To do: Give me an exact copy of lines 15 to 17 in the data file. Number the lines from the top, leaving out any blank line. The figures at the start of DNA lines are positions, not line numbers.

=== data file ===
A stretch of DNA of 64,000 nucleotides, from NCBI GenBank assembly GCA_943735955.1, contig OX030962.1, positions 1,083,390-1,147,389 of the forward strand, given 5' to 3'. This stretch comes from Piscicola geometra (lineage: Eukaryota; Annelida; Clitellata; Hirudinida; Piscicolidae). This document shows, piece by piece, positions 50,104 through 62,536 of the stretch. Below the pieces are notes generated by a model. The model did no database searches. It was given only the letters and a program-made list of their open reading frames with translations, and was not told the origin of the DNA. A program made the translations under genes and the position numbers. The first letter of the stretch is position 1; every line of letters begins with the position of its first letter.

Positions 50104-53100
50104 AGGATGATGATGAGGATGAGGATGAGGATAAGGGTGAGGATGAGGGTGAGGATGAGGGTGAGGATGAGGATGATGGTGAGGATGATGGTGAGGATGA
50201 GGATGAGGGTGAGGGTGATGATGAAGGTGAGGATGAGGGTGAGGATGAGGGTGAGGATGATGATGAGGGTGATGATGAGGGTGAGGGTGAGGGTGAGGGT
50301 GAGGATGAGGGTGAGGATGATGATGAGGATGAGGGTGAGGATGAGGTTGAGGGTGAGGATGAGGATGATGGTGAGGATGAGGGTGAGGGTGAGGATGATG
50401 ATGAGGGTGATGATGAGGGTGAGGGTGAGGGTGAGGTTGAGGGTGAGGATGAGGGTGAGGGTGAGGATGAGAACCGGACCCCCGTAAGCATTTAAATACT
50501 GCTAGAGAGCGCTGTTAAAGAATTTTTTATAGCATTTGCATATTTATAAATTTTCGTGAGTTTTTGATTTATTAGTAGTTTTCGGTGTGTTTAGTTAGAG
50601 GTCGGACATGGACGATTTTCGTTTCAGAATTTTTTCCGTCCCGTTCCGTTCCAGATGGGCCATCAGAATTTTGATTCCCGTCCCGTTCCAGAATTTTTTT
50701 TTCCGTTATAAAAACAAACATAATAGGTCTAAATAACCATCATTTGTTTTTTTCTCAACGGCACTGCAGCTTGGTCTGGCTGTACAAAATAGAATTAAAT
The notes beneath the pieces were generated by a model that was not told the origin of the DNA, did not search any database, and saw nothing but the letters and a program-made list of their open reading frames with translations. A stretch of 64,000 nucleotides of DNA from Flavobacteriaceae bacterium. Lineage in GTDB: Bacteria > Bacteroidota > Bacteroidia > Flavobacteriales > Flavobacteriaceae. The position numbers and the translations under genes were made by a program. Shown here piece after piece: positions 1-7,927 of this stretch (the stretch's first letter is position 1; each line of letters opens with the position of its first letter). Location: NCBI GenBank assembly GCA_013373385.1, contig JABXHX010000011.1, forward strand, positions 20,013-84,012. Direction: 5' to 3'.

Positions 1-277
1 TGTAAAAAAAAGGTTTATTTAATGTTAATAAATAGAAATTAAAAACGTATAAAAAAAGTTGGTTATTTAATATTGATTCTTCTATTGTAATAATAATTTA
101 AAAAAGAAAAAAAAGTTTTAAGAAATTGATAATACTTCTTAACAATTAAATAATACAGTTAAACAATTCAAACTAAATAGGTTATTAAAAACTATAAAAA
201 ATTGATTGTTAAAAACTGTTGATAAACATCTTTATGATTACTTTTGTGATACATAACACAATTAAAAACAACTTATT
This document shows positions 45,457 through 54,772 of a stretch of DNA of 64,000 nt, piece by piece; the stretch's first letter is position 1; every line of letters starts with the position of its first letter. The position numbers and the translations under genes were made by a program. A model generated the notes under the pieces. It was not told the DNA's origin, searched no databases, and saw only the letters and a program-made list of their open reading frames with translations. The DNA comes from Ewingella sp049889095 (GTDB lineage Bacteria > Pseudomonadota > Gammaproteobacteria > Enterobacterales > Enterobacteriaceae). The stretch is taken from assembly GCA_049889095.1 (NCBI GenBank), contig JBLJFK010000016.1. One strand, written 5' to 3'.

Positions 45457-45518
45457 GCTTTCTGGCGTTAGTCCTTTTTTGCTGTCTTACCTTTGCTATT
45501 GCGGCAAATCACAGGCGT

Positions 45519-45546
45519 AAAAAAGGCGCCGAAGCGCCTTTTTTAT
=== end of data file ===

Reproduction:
This document shows positions 45,457 through 54,772 of a stretch of DNA of 64,000 nt, piece by piece; the stretch's first letter is position 1; every line of letters starts with the position of its first letter. The position numbers and the translations under genes were made by a program. A model generated the notes under the pieces. It was not told the DNA's origin, searched no databases, and saw only the letters and a program-made list of their open reading frames with translations. The DNA comes from Ewingella sp049889095 (GTDB lineage Bacteria > Pseudomonadota > Gammaproteobacteria > Enterobacterales > Enterobacteriaceae). The stretch is taken from assembly GCA_049889095.1 (NCBI GenBank), contig JBLJFK010000016.1. One strand, written 5' to 3'.

Positions 45457-45518
45457 GCTTTCTGGCGTTAGTCCTTTTTTGCTGTCTTACCTTTGCTATT